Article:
The Black Eyed Peas

The E.N.D.

The Black Eyed Peas - The E.N.D.
Ben Westhoff

Unfortunately for those anticipating The Black Eyed Peas’ demise from the title of their fifth album, The E.N.D., the acronym actually stands for “The Energy Never Dies.” Frontman envisioned a work that was less a static album than a template to be refashioned by other artists. “When it comes out, there’ll be 12 songs on it,” he explained to Billboard. “But the next day there could be 100 songs, 50 sketches, 1,000 blogs ...”


The Black Eyed Peas
Two and a half stars
Beyond the Weekly
The Black Eyed Peas
Billboard: The Black Eyed Peas

And so it’s clear the group, known for dumbing down musical trends that were pretty dumb to begin with, is not going away anytime soon, especially with its first single, “Boom Boom Pow,” lodged atop the charts. But though the lyrics are as vapid as ever (typical refrain: “Fill up my cup/Mazel tov/Look at her dancing/Just take it off!”), musically, the album goes in interesting directions. Deviating from both the roots-based hip-hop the Peas were known for pre-Fergie and the hook-focused pop-rap of recent years, The E.N.D. experiments with rhythm and song structure.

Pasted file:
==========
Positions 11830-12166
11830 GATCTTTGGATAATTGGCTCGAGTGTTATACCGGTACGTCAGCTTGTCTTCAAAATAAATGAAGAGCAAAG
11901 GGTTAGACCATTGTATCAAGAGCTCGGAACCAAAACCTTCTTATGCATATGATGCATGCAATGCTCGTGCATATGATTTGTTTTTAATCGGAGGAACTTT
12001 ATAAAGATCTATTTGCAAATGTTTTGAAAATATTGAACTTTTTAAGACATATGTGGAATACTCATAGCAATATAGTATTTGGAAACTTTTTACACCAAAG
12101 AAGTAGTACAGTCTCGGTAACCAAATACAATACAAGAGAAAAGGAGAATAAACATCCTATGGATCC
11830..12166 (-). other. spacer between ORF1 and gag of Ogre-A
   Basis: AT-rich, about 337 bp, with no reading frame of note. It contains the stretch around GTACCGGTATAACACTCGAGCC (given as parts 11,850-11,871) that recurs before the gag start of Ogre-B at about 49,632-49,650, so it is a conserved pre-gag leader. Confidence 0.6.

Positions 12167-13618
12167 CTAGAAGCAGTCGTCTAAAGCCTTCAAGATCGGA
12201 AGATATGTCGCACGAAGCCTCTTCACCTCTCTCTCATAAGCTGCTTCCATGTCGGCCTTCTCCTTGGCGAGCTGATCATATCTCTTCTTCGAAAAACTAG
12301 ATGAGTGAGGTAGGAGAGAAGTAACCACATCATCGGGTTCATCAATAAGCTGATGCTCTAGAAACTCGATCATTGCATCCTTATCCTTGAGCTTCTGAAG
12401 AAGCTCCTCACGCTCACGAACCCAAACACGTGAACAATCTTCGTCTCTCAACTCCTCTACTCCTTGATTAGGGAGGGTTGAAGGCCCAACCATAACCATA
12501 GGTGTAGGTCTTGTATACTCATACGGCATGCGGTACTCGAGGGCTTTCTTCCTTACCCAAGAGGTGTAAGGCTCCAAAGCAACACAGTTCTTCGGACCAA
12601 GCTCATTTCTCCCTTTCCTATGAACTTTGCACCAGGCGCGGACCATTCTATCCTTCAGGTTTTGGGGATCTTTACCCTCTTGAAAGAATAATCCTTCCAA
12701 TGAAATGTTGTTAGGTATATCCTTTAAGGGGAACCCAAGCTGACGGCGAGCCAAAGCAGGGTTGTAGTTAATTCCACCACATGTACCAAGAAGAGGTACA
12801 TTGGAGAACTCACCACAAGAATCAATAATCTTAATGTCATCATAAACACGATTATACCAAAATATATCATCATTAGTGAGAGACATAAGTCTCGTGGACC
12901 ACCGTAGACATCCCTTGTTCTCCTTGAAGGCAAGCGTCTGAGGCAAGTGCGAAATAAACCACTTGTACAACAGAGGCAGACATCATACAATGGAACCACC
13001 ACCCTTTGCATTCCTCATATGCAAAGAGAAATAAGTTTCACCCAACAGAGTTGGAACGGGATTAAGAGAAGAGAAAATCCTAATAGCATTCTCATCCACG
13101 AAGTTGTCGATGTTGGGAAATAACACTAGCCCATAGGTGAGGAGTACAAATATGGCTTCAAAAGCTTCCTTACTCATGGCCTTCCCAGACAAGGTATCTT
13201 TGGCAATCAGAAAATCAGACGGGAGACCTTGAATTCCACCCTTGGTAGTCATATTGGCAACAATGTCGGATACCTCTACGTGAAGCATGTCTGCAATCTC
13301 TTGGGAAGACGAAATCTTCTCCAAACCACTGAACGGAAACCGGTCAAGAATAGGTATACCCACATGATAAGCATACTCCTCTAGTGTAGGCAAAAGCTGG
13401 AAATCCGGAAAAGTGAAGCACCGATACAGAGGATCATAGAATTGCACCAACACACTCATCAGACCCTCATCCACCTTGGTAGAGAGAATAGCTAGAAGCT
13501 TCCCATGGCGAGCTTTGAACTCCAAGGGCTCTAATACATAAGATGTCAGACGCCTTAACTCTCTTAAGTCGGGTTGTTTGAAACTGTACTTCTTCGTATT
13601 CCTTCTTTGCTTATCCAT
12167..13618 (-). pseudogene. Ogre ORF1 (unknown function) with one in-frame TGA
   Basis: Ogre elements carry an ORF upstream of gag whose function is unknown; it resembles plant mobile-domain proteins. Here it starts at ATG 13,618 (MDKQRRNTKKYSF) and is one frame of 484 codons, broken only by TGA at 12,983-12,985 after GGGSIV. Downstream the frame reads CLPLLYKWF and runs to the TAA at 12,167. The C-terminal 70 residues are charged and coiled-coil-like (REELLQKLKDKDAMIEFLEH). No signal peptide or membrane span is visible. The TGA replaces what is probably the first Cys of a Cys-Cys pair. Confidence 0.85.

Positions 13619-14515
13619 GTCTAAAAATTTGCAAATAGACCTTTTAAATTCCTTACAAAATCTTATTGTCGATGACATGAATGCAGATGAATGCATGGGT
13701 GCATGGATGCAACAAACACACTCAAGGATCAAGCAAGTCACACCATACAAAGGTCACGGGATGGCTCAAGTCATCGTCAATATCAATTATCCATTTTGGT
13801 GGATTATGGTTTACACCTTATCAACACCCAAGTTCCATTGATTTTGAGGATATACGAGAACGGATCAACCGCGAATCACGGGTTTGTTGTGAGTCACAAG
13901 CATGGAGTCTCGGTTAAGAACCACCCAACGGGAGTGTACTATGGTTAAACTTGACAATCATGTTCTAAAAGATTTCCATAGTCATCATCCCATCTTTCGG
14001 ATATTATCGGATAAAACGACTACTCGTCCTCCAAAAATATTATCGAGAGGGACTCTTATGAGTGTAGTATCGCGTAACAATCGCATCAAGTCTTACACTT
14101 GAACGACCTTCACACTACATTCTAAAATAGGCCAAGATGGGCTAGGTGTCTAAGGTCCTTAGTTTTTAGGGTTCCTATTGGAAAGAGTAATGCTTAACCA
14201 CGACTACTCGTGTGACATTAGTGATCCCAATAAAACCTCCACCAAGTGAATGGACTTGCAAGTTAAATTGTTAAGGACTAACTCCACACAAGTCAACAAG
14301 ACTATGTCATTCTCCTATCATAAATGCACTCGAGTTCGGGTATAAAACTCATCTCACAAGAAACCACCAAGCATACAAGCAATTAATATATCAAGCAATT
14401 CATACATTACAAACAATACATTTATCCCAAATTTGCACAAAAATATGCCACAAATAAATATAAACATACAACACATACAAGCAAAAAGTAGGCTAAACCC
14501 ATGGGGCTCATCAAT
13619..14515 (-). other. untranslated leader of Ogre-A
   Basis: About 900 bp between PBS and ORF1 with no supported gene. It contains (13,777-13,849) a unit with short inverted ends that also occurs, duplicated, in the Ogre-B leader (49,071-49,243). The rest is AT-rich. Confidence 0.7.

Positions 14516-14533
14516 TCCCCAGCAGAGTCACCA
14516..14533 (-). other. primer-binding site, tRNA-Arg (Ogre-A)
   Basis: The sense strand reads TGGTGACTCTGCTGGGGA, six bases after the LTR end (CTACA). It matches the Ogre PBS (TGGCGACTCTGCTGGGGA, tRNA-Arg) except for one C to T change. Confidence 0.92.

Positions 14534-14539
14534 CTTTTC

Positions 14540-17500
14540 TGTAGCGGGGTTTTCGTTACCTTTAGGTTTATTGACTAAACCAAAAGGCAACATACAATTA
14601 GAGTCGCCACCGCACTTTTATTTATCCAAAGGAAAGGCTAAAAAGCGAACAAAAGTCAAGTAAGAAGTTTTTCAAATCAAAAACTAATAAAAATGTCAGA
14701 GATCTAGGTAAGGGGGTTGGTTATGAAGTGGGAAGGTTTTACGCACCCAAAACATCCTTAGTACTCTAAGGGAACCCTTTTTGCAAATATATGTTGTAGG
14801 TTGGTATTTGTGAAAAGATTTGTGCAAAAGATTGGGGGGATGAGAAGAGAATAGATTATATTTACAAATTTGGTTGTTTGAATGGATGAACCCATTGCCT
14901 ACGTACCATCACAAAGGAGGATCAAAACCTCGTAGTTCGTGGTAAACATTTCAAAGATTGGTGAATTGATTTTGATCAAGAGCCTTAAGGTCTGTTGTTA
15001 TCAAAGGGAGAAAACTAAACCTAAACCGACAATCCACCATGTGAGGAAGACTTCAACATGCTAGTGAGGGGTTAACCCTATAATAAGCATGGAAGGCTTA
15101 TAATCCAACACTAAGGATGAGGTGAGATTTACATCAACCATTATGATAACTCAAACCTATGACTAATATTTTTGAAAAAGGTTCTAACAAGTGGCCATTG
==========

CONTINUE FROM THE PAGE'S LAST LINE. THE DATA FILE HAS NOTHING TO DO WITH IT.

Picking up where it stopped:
Employing house, electro and dancehall beats, it seems designed less for teeny-bop fans than for discotheque audiences around the world. Sometimes it works (“Imma Be,” “One Tribe”) but more often it doesn’t, such as on “I Gotta Feeling” and the cringe-worthy “Electric City,” in which Fergie does her best Sean Paul impression. All told, it’s an admirable attempt to do something different, but just as hard to listen to as the group’s earlier works.


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